10. Karila, K., Kosonen, T., & Järvenkallas, S. (2017). Varhaiskasvatuksen kehittämisen tiekartta vuosille, 2017–2030. Suuntaviivat varhaiskasvatuksen osallistumisasteen nostamiseen sekä päiväkotien henkilöstön osaamisen, henkilöstörakenteen ja koulutuksen kehittämiseen. [Roadmap on the development of early childhood education, 2017–2030]. Retrieved from
  11. KELA. (2015). Home and family. Benefits for families with children and housing benefits. (Brochure). Retrieved from
  12. Kokko, H. (2010). Sivistyksen varhaista käsitehistoriaa. Kasvatus ja Aika, 4(4), 7–23. Retrieved from Scholar
  13. Laaksonen, K. (2017). Vanhemman ja kasvattajan luottamuksen rakentuminen varhaiskasvatuksen aloituksessa. (Master’s dissertation). Department of Education, University of Jyväskylä, Finland. Retrieved from
  14. Laki lasten kotihoidon ja yksityisen hoidon tuesta. (1128/1996). [Act on Home Care and Private Care Allowances 1128/1998]. Retrieved from
  15. Laki lasten päivähoidosta. (36/1973). Act on children’s day care. Retrieved from
  16. Millei, Z., & Alasuutari, M. (2016). Binds of professionalism: Attachment in Australian and Finnish early years policy. In E. B. Petersen & Z. Millei (Eds.), Interrupting the psy-disciplines in education (pp. 33–57). London/New York: Palgrave Macmillan.Google Scholar
  17. National Core Curriculum for Early Childhood Education and Care in Finland. (2016). Regulations and guidelines 2017:10. Helsinki, Finland: Finnish National Agency for Education.Google Scholar
  18. Rutanen, N. (2011). Space for toddlers in the guidelines and curricula for early childhood education and care in Finland. Childhood, 18(4), 526–539. Scholar
  19. Rutanen, N., & Hännikäinen, M. (2016). Care, upbringing and teaching in ‘horizontal’ transitions in toddler day-care groups. In J. White & C. Dalli (Eds.), Under-three- year-olds in policy and practice (pp. 57–73). Singapore, Singapore: Springer.Google Scholar
  20. Sipilä, J., Rantalaiho, M., Repo, K., & Rissanen, T. (Eds.). (2012). Rakastettu ja vihattu lasten kotihoidon tuki. Tampere, Finland: Vastapaino.Google Scholar
  21. Suhonen, E., Sajaniemi, N. K., Alijoki, A., & Nislin, M. A. (2018). Children’s biological givens, stress responses, language and cognitive abilities and family background after entering kindergarten in toddlerhood. Early Child Development and Care, 188(3), 345–358.CrossRefGoogle Scholar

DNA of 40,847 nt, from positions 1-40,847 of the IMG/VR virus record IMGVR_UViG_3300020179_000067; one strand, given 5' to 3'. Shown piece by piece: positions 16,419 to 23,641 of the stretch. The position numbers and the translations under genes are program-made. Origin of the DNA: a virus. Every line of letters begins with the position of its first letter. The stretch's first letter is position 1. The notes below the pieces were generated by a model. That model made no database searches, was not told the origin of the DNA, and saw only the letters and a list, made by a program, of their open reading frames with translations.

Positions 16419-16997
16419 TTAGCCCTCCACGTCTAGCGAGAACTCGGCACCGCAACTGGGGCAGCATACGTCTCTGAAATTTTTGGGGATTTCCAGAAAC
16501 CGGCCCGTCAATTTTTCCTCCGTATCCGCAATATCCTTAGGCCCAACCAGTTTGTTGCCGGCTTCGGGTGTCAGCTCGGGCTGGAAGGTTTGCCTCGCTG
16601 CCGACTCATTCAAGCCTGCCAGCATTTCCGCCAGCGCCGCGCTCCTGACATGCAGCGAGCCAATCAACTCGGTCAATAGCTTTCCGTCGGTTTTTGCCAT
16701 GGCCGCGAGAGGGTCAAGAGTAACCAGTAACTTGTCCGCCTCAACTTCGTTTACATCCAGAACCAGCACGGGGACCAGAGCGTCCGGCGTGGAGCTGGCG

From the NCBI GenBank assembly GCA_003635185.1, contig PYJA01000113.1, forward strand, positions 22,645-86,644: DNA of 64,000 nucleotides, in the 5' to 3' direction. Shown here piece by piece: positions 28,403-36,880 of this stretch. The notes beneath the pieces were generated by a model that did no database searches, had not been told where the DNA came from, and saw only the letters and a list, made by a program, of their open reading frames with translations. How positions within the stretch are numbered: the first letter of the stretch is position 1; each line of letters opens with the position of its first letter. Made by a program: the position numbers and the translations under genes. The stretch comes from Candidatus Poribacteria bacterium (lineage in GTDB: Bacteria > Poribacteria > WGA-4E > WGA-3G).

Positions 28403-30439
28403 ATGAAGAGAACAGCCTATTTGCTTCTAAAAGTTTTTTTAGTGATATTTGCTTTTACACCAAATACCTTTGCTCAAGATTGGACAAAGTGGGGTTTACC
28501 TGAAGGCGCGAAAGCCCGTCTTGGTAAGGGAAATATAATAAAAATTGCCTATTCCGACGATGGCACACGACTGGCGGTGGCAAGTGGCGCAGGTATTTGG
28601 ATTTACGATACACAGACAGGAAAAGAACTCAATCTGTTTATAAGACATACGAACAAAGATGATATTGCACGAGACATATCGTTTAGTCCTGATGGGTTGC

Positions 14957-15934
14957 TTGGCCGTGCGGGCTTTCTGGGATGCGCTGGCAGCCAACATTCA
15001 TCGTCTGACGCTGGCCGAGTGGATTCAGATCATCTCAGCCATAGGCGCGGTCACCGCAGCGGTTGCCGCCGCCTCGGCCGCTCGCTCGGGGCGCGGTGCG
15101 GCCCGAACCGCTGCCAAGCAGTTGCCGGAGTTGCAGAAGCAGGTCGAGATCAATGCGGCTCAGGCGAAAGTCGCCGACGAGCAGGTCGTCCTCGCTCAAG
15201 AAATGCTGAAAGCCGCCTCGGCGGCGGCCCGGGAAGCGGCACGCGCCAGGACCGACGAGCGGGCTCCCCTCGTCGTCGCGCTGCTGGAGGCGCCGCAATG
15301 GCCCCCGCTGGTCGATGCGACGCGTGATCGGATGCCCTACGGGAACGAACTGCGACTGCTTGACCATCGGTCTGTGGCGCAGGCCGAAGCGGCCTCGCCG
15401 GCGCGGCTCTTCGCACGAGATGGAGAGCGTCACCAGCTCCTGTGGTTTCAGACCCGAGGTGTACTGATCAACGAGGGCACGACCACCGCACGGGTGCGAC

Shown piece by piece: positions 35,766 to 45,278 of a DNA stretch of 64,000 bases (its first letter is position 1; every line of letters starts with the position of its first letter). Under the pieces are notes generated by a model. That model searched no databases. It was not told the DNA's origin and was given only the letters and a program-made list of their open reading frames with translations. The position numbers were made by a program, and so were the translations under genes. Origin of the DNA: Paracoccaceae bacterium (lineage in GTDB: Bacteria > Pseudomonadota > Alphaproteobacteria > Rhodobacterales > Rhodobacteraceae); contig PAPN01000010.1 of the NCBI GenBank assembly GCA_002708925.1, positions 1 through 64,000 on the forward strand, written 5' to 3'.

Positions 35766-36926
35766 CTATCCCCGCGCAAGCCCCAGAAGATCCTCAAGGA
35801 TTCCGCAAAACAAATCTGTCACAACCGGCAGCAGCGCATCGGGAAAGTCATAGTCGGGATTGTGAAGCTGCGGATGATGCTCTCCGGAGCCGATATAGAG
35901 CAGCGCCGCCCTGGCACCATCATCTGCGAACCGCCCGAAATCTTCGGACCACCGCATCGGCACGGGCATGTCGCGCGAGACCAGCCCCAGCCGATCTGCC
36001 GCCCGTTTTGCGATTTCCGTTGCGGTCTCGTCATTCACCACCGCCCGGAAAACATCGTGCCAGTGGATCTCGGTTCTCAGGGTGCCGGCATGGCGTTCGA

22. Terveydenhuoltolaki. (1326/2010). Act on health care. Retrieved from
  23. THL. (2017). Varhaiskasvatus 2016. Tilastoraportti 29/2017. Retrieved from
  24. United Nations. (1989). The UN convention on the rights of the child, 1989. Retrieved from
  25. Uprichard, E. (2008). Children as ‘being and Becomings’: Children, childhood and temporality. Children & Society, 22(4), 303–313.CrossRefGoogle Scholar
  26. Välimäki, A. L., & Rauhala, P. L. (2000). Lasten päivähoidon taipuminen yhteiskunnallisiin murroksiin Suomessa. Yhteiskuntapolitiikka, 65(5), 387–405. Retrieved from Scholar
  27. Varhaiskasvatuslaki. (540/2018). Act on early childhood education and care. Retrieved from
  28. Varhaiskasvatussuunnitelman perusteet. (2016). Määräykset ja ohjeet 2016:17. Helsinki, Finland: Opetushallitus. Retrieved from Scholar
  29. Varhaiskasvatussuunnitelman perusteet. (2018). The National Core Curriculum for Early Childhood Education, updated version of the 2016 core curriculum (Määräykset ja ohjeet 2018: 3a). Helsinki, Finland: Opetushallitus. Retrieved from Scholar
  30. von Wright, G. H. (1974). Paideia. In G. H. von Wright (Ed.), Ajatus ja julistus (2nd ed., pp. 11–57). Porvoo, Finland: Werner Söderström Osakeyhtiö.Google Scholar
  31. von Wright, G. H. (1983). Humanismi elämänasenteena. Helsinki, Finland: Otava.Google Scholar
  32. von Wright, G. H. (1999). Minervan pöllö. In G. H. von Wright (Ed.), Tieto ja ymmärrys (pp. 123–282). Helsinki, Finland: Otava.Google Scholar

Copyright information

© Springer Nature Singapore Pte Ltd. 2019

Authors and Affiliations

  1. 1.University of JyväskyläJyväskyläFinland

Personalised recommendations